The Golem: Universal and Particular
The most famous and enduring of all Jewish legends is that of the golem, the artificial man. Indeed, with the possible exception of the demon Lilith, briefly pressed into service as a feminist icon, the golem remains the only post-biblical Jewish myth to be widely adopted by non-Jewish culture. Among its recent incarnations are a computer game that bears its name and the army of humanoids who populate James Cameron's film Avatar.
The roots of the legend are ancient: the Talmud claims that Adam himself—and thus, theologically speaking, all of humanity—was a golem until God breathed a soul into his nostrils. But the creature as we know it today has a much later and remarkably precise genealogy. He was born in late-16th-century Prague under the auspices of Rabbi Judah Loew ben Bezalel, known as the Maharal, who, using kabbalistic magic, is said to have created a humanoid creature out of mud or clay to defend the Jews from their enemies.
From that point on, versions differ in both details and essentials. We are told that the golem was made out of mud, or ash, or perhaps simply dirt. He was brought to life by the application of magical amulets, or by mystical incantations, or by applying the Hebrew word emet ("truth") to his body, or by the recitation of the names of God, or, most intriguingly, by intoning the letters of the Hebrew alphabet just as, according to the medieval kabbalistic Book of Creation (Sefer Yetzirah), God created the world.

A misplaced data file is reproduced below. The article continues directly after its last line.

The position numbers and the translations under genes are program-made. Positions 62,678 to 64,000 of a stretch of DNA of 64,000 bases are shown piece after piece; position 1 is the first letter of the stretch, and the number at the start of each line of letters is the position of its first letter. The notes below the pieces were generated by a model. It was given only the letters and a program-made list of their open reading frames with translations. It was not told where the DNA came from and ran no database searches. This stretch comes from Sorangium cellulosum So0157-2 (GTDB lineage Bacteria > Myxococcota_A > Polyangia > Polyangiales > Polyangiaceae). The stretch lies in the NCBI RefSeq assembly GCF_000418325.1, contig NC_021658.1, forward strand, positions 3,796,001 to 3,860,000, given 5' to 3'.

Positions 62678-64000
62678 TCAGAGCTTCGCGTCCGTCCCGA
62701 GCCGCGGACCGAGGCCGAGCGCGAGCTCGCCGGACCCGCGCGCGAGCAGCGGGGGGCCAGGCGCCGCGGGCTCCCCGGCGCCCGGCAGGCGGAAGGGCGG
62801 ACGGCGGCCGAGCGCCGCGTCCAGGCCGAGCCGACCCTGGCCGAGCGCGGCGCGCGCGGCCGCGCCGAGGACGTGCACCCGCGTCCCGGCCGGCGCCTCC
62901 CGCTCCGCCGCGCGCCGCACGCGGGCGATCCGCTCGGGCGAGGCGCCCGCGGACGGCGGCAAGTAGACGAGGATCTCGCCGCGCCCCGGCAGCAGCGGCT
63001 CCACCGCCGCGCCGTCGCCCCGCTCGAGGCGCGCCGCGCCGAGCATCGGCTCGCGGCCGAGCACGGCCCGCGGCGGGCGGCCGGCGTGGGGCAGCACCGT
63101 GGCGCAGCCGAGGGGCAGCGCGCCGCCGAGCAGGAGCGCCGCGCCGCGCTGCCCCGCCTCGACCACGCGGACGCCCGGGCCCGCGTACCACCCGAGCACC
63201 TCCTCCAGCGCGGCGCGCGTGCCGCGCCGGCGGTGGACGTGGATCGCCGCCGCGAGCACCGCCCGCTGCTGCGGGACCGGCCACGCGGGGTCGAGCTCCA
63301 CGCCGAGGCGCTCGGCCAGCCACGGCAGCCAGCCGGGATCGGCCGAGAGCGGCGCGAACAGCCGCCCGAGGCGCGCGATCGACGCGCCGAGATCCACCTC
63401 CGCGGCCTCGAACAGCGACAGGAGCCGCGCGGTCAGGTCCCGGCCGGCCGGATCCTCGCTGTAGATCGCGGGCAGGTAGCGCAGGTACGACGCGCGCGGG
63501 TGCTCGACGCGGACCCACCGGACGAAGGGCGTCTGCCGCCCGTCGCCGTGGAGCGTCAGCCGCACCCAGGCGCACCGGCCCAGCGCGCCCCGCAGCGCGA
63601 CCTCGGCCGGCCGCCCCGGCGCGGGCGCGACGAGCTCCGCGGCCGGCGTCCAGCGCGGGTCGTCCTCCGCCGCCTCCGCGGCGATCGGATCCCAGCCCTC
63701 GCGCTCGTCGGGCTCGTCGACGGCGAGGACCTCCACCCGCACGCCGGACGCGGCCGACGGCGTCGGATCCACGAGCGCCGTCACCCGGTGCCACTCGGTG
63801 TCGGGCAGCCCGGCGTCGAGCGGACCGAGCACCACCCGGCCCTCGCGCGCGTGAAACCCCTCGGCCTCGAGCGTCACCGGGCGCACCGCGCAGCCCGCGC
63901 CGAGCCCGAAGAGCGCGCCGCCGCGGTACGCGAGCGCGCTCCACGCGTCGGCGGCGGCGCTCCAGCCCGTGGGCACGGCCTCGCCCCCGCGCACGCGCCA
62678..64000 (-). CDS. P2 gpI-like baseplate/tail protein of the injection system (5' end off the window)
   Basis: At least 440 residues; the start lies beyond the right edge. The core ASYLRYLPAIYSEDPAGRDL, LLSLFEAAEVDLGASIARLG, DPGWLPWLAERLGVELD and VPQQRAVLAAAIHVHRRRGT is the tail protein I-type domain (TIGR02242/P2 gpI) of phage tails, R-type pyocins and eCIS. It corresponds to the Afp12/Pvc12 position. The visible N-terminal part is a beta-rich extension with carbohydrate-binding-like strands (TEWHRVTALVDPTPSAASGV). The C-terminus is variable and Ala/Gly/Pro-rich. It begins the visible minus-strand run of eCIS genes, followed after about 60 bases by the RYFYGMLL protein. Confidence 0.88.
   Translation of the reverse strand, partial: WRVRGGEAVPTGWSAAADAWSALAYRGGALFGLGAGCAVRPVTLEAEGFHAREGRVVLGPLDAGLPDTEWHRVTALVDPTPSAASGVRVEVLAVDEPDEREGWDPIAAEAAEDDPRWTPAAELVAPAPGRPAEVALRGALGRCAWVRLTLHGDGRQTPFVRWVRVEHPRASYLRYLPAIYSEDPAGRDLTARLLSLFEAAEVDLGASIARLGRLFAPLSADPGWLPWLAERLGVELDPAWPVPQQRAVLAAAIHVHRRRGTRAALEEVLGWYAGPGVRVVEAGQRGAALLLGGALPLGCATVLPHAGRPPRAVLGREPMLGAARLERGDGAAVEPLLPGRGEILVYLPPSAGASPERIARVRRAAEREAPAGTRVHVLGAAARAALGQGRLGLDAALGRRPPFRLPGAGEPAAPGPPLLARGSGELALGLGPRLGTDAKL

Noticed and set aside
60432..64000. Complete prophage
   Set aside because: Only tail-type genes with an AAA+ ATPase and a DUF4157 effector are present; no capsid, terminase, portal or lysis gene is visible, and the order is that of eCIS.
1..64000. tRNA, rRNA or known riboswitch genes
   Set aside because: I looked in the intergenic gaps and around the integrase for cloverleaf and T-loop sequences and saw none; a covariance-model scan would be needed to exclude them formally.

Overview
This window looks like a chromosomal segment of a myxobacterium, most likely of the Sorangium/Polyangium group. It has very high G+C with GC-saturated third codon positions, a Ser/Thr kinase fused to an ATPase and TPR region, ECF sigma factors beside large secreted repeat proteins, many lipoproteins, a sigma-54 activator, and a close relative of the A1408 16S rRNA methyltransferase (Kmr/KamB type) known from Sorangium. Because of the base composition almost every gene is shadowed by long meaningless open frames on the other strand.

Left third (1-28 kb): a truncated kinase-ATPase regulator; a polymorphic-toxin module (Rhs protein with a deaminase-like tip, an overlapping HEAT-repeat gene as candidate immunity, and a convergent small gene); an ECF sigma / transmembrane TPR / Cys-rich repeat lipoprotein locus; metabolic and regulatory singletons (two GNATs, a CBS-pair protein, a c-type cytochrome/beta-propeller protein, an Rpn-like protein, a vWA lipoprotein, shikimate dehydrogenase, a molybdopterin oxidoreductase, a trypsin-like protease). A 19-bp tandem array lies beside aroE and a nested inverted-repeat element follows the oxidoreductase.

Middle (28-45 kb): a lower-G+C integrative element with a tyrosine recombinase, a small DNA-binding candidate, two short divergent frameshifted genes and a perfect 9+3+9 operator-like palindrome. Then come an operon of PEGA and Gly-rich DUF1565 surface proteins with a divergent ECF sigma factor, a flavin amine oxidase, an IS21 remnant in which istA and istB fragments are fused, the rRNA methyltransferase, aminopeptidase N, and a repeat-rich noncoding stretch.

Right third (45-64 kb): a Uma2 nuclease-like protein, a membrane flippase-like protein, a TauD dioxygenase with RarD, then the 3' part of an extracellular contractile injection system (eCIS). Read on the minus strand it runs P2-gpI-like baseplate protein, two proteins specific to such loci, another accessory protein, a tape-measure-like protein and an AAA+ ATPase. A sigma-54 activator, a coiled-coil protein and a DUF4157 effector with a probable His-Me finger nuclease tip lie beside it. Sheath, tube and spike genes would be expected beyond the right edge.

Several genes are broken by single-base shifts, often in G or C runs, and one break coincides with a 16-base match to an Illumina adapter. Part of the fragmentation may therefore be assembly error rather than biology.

We do not have any real idea of what the golem looked like, or of his nature. Speculations run from an amorphous but vaguely humanoid blob of clay to a near-perfect simulacrum of a man, lacking only reason and free will. Was he simply crude matter with the appearance of life? Or a living creature whose formative materials happened to be crude matter, as Adam was before the divine breath? In other words, was he something wholly other, or merely an incomplete human being? Perhaps he was both, or neither.
The accounts of his end are similarly conflicted, leading in turn to divergent understandings of his significance. The most popular and widely known version is that, having successfully defended the Jews, the golem turned on his maker, wreaking havoc in the ghetto, terrifying its inhabitants, and eventually attacking the synagogue he had been created to defend. Thereupon the rabbi destroyed the work of his hands, returning it to the primordial mud whence it came. In a manner befitting the creature's birth, his destruction was accomplished (or perhaps not) by effacing the letter alef from the word emet, leaving the word met ("dead").
As it happens, this is a relatively late version of the legendary events. According to an earlier one, perhaps the oldest, the golem proved so powerful that the Holy Roman Emperor himself begged the Maharal to restrain him, promising in return to ensure the security of his Jewish subjects. The rabbi complied, and the golem sleeps to this day in some unknown corner of the Prague ghetto, waiting to be reawakened from his mystical hibernation when his people once again require a champion.